Fast-forward fourteen years, to present-day 2010. Social media is fighting its corner. Wanting to answer the ROI question that job boards currently find so simple. Wanting to make you understand it’s not going away.

Next stop – 2015. Whatever happened to that recruiter who said social media was a fad?

Tweeting for work – The good, the bad & the ugly!

In Recruitment, Social Media, Twitter on May 18, 2010 at 3:54 pm

So as you may know, we had our second child recently. It’s kept me away from the blogosphere and I’ve been trying to find the time to get back in there. I caught up with a few of my regular favourites over the last couple of evenings, and earlier today, stumbled across a piece from @imjustagoyle.

She wrote here about use of grammar & language when people are tweeting in search of employment. I thought I’d take it on a step from there and look at actual content. I’ll admit I didn’t spend much time on this, but boy did I find some corkers! Twitter names removed for obvious reasons.

First, the people you’ll never hire:

“Just got an email about a new job opportunity w/ the FBI that would put me closer to home & friends. Getting it is a long shot but I’ll try.” – Just a hunch, but I’m guessing the FBI would rather hire people who could demonstrate discretion. Even if it’s not a hiring criteria for the role in question, does the candidate KNOW that at this stage?

“Phone interview for a job I don’t even want! I’d rather be out in the sun!” – Any need to comment? Really?

“I already know I’m going to regret it, but I’m taking on a job I don’t want, for a person I don’t like, because the money is good.” – Please, if you absolutely must do something for the wrong reasons, don’t broadcast the fact – unless you want your first day induction to be really uncomfortable when they start talking about company values and cultural fit.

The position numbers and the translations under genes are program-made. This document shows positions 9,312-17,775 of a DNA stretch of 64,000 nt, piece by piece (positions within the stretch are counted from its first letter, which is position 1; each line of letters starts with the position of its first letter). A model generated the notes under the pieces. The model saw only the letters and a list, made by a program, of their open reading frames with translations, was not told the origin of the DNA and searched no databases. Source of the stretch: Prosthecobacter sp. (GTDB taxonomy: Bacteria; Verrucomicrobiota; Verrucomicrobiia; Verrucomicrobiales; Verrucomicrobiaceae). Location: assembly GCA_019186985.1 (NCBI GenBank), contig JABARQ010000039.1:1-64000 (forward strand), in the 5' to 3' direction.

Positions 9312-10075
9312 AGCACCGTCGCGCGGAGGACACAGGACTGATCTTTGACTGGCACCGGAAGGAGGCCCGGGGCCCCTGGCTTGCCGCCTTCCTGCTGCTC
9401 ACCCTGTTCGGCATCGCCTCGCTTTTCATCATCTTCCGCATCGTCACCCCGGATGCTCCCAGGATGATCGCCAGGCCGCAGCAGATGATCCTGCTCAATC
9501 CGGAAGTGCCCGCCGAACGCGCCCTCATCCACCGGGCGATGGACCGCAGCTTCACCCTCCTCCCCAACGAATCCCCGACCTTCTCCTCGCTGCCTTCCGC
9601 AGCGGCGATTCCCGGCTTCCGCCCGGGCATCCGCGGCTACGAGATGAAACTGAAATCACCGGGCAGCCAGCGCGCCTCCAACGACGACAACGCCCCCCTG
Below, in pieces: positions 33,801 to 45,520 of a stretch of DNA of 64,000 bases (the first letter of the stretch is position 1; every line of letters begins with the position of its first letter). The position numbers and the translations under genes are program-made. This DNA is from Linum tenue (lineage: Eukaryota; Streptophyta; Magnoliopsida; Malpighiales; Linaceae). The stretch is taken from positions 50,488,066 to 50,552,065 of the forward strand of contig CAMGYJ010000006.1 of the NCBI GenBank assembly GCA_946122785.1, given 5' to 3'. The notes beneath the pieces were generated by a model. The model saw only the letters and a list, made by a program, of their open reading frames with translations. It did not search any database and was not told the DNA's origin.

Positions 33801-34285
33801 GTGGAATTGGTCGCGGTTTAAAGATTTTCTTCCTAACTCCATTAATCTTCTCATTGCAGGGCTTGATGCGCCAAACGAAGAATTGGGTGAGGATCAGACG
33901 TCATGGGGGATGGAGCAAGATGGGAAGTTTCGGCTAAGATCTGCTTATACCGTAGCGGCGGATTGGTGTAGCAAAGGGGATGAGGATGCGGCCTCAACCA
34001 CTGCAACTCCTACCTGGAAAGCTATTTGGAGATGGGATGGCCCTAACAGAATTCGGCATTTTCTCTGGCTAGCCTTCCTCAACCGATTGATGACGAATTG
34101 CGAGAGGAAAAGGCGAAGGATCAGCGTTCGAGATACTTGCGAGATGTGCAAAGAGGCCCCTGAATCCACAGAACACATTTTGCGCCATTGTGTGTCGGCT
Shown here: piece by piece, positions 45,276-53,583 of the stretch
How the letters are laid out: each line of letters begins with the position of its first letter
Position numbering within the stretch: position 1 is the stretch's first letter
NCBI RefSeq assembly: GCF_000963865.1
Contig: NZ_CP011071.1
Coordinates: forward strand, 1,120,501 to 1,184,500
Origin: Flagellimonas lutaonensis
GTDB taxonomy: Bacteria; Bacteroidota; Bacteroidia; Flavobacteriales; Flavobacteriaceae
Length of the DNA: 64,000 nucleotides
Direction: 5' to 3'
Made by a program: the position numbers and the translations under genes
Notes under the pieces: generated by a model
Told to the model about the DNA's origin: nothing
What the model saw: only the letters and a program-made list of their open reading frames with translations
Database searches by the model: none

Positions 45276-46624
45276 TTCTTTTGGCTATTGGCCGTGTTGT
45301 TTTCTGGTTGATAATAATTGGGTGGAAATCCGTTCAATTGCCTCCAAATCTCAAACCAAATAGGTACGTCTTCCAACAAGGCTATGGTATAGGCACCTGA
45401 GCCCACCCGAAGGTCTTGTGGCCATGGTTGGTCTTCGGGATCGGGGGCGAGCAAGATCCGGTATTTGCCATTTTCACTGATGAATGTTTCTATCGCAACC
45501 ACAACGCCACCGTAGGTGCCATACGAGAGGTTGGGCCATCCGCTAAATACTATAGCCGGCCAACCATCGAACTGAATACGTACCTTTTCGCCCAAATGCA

“Hm got woken up a few min ago by a call to see if I was interested in interviewing for a coaching job. Already have one but said yes anyway” – again, do you really think you should be representing yourself in this way?

“I’m applying for every other job on monster right now.” – Way to go. The ‘spray and pray’ approach is still alive and well.

“Damn I’m late already… I clearly can’t have a job that depends on me being timely” – nothing to add here!

Second, some positive examples that shone through:

“Job interview 1 of 2 this week is complete. Went well, awesome company, hope I get it!” – I hope you put your Twitter ID on your CV –great way of showing your commitment post-interview.

“Day 2 of temp job! Yesterday was great, plus I met my new teammates of my new venture, more on that later! Hope you all have a great day” – If you want them to offer you the post permanently, this certainly won’t hurt.

And finally, someone who is undoubtedly comfortable in his/her current role. This tweet has no real relevance to this post… it just seemed a good way to round off!

“You know you have a cool job when spend your morning cleaning up pig blood and you stare at preserved frogs on your desk.”